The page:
Traverse City News and Events

Road Commission To Take Over M-37 From MDOT; Peninsula Township Leaders Opposed

By Beth Milligan | Nov. 19, 2019

The Michigan Department of Transportation (MDOT) is preparing to transfer 17.3 miles of M-37 on Old Mission Peninsula over to the Grand Traverse County Road Commission – a move opposed by Peninsula Township leaders, who question the Road Commission’s track record on township roads and worry the decision will divert funds away from the peninsula to other county projects.

Peninsula Township trustees will vote tonight (Tuesday) on an official resolution of opposition to the M-37 transfer, which has already been approved by MDOT and the Road Commission and is set to take effect May 1. MDOT Traverse City Transportation Service Center Manager Rick Liptak says the transfer has been on the table for several years, noting MDOT’s main focus is on key transportation routes that connect communities, such as US-31, M-72, and I-75, among others. M-37 – which is isolated on Old Mission and dead-ends at the tip of the peninsula – falls into a category of “offshoot” or “spur” roads that are better managed by local agencies, Liptak says.

“As we much as we can, we are turning these roads over to a local jurisdiction,” Liptak says. “It lets local groups have more of a say in what happens to them.” He adds that MDOT is also in conversations with the City of Traverse City to take over the small section of M-37 that stretches from East Front Street to the city limits on Old Mission.

On the county side, the M-37 transfer comes with significant funding attached for the Road Commission. As part of the agreement, MDOT will give the Road Commission just over $2 million in cash the department had budgeted for a planned resurfacing project next year on the southern 10 miles of M-37. Road Commission officials must spend those funds on upgrading M-37, though they can determine the process and timing of the improvements. (Road Commission Manager Brad Kluczynski tells The Ticker he believes a resurfacing project will take place in 2021).

In addition to that one-time cash transfer, the Road Commission will also receive an average annual payment of $420,300 to maintain the 17.3 miles of M-37 – or just over $24,000 per mile – and another $89,200 annually in Act 51 funds. Those funding pools are unrestricted and can be spent anywhere in Grand Traverse County, a fact highlighted by Road Commission staff and board members when discussing the transfer in August.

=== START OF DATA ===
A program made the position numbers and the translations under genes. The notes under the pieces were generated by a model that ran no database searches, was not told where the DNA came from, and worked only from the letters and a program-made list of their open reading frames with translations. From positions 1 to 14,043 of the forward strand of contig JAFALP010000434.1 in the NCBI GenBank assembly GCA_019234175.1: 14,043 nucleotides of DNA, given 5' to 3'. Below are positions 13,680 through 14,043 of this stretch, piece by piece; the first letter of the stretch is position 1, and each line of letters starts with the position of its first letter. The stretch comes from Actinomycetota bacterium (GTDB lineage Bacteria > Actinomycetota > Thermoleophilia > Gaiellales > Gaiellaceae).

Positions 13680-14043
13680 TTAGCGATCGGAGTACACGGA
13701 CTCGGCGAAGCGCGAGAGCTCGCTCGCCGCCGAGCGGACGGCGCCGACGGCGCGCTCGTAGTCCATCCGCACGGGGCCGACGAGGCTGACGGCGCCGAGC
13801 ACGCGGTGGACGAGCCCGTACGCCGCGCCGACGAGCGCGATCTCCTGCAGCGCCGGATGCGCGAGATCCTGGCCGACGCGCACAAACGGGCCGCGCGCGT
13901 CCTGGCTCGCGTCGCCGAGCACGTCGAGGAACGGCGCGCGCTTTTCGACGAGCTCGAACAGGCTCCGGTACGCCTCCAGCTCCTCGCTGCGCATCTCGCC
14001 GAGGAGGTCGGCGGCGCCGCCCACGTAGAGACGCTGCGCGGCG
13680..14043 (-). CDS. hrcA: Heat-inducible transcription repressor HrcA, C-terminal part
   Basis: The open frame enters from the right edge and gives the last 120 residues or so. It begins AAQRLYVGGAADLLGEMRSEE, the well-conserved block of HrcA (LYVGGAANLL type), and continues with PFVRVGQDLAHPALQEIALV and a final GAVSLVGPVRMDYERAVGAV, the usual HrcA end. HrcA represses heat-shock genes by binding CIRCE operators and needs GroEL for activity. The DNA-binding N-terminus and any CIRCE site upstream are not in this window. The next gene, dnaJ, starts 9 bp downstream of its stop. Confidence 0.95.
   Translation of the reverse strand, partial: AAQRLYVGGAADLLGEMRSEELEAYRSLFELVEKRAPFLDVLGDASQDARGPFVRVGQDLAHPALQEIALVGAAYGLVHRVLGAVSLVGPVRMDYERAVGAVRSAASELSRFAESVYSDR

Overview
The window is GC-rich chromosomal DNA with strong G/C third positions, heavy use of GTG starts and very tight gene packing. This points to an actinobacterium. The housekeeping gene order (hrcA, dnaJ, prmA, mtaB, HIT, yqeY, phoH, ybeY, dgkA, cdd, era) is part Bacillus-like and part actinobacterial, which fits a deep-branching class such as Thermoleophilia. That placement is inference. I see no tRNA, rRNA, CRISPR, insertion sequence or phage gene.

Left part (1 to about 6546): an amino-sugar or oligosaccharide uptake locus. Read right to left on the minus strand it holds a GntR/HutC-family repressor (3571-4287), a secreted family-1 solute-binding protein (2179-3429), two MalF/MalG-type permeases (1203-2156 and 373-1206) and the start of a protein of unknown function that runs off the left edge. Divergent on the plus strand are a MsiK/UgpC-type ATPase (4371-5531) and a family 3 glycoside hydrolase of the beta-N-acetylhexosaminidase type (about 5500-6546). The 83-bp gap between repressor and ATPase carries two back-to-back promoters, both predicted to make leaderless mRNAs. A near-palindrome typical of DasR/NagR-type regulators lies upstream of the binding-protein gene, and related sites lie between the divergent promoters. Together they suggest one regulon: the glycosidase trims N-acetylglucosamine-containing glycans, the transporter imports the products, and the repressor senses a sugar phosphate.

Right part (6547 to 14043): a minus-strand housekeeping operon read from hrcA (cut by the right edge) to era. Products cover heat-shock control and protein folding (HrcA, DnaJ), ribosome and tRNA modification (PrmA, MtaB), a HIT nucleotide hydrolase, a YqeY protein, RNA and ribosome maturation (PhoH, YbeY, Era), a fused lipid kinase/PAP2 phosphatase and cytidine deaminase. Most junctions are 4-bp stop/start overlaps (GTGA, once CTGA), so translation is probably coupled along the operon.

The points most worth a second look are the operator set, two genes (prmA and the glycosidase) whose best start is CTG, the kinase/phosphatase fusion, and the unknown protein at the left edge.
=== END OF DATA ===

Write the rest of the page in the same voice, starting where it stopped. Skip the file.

“The money that (MDOT is) offering us is tremendous compared to what it actually will cost us to own the road,” said Road Commission Manager Brad Kluczynski. “We’re looking at half a million dollars a year to take this stretch of road over…it does not have to be applied to (M-37).” He pointed out the Road Commission is often able to execute local projects at a cheaper rate than MDOT, resulting in a more efficient use of funds and potential leftover monies for other projects. “This is a pretty big deal,” said Board Chair Jason Gillman of the M-37 transfer.

MDOT and the Road Commission are the only legal authorities that can “own” M-37; cities and villages can manage their own streets in Michigan, but responsibility for township roads is generally assigned to county road commissions. Since Peninsula Township taking over M-37 was never a legal option, township officials were not consulted on the decision – a process that nonetheless frustrated community leaders, who say they’ve had a rocky working relationship with the Road Commission and would prefer the road stay under MDOT jurisdiction.